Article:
Content media

Time for platform independent content: an idea adaptable to digital, events, activations

By Vaibhav Modi

Over the past two decades, new media has exploded and old media has managed to post double-digit growth. How, one wonders, was this possible? The answer lies in increased consumption. We consume communication as a commodity today. We’re getting our dopamine fixes on social media and cheering on his glory. And at the same time, Clubhouse saw an 80% drop in year-over-year (YoY) downloads in 2022.

We do not notice that the birth of the new media largely eclipses a parallel evolution of the media; the convergence or bringing together of several media platforms to form a linked ecosystem. What impact does this have on the type of content to create?

Content and platform relationship

The relationship between content and platform has changed from “specific” to “adaptable” given interconnectivity. Where a platform was at the center of the content creation journey, content is currently at the heart. This is where the term “platform independent” comes into play.

“Platform independent content” is a misnomer. This gives the impression that the content does not give meaning to the medium. On the contrary, “platform-inclusive” content is more suitable. This highlights the need for content to include the nuances of each medium. Imagine content as a highway connecting different media. The consumer gets an immersive experience while moving seamlessly across various platforms via the highway.

If today’s content is designed for a particular platform only, its reach may be limited. Creators need to build an idea or content considering multiple distribution channels to be able to see a higher chance of success. For example, a video show adapted into a podcast and vice versa or audio books shared as a series of articles. By doing so, a content creator is not only able to tap into new audience sets, but also maximize the chances of content performing well.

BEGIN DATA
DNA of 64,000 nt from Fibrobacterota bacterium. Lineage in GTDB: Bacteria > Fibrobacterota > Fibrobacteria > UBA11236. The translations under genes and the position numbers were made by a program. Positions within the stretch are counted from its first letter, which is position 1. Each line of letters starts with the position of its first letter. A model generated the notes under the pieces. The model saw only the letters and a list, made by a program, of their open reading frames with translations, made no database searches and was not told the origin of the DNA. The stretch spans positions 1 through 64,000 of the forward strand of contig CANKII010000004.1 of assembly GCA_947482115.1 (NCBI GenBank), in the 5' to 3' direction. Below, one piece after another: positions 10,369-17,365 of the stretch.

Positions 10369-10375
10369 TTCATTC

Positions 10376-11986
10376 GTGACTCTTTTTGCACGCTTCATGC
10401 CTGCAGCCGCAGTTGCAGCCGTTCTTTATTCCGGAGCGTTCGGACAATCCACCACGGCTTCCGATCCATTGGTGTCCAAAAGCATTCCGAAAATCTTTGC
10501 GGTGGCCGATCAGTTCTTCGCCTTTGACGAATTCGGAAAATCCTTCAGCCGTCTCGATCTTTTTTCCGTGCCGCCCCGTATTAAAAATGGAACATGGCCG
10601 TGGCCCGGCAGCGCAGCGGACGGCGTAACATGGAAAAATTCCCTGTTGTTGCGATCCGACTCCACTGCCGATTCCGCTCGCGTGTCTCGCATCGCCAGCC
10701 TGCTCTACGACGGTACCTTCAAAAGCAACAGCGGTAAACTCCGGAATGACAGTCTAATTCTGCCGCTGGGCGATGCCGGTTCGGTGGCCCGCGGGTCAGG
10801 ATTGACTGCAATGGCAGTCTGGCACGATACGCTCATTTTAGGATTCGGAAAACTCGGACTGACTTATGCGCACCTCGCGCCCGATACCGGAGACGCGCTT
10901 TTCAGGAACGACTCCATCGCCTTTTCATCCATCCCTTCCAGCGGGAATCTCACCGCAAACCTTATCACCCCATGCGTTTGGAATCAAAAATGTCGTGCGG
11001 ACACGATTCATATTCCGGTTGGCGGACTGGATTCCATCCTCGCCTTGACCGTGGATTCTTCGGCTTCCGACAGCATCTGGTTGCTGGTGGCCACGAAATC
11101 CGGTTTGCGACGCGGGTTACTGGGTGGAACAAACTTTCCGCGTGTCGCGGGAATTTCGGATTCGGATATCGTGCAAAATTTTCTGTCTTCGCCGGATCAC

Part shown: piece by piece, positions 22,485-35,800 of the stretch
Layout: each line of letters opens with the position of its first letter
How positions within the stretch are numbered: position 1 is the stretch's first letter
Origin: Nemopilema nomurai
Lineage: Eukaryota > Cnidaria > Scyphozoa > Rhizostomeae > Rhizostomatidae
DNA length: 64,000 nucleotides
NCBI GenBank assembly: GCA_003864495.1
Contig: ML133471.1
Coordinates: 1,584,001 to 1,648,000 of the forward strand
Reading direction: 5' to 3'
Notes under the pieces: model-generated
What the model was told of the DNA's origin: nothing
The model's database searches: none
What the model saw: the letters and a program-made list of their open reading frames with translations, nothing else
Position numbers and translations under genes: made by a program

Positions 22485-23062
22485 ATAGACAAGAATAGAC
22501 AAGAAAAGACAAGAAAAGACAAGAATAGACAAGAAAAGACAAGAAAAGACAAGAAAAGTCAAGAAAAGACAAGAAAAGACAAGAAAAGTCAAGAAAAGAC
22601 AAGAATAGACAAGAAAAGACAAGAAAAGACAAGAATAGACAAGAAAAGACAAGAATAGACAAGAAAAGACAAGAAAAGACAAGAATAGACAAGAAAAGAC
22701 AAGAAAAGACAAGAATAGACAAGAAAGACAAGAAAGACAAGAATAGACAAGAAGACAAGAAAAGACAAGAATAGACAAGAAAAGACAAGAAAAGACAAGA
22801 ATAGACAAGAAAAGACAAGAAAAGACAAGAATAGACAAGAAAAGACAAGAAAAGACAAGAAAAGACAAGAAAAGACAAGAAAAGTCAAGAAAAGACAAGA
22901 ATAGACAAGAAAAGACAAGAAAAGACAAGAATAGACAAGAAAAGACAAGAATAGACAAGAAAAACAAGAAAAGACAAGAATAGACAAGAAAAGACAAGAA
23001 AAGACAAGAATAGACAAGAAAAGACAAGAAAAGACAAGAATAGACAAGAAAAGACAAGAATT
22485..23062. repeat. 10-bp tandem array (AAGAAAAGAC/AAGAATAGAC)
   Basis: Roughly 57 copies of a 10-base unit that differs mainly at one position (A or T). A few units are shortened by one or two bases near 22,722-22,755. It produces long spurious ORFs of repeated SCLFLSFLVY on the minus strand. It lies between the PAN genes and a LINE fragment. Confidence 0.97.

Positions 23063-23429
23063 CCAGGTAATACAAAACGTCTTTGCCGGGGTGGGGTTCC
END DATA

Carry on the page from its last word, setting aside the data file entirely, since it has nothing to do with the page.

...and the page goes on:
The pandemic outbreak

If we thought the past 15 years had seen rapid change, the pandemic has made us change our minds about what “fast” means. It has redefined consumer engagement. The consumer who performed 101 tasks in a day was now confined, consuming more content than ever and therefore saturated. How were we supposed to talk to this consumer? This is when companies pushed limited thoughts and concepts that were widely discussed before the pandemic but rarely put into action. More and more content creators have worked to merge mainstream entertainment with peripheral spaces like events and activation. Digital events have become popular and global fashion showcases and music concerts have entered living rooms. Even when restrictions were lifted, consumers changed forever. Today, it is no longer a choice between physical or digital, but rather a demand for hybrid content formats.

The content consumer takes center stage

We now have consumers questioning the potential for content expansion. Questions like “why can’t interaction with friends take the form of a story?” pop up frequently, pushing content creators to find answers. Trying to treat consumers as homogenous sets of audiences doesn’t help. The answer lies in creating varied styles of storytelling or “something for everyone.” This involves taking into account the demands of various audiences who are part of larger communities. In addition to platform nuances, unique audience needs will need to be considered to create platform-agnostic (inclusive) content.

As we try to navigate and understand Web 3.0 and the Metaverse, we need to ask ourselves some questions. Which mediums are still on the margins? What other mediums are emerging? How can they be connected? The answers will help content creators stay ahead of the game as we prepare for greater convergence on the horizon.

The authors are the founder and director at Victor Tango Entertainment

Also read: How Social Platforms Can Help You Grow Your Ecommerce Business

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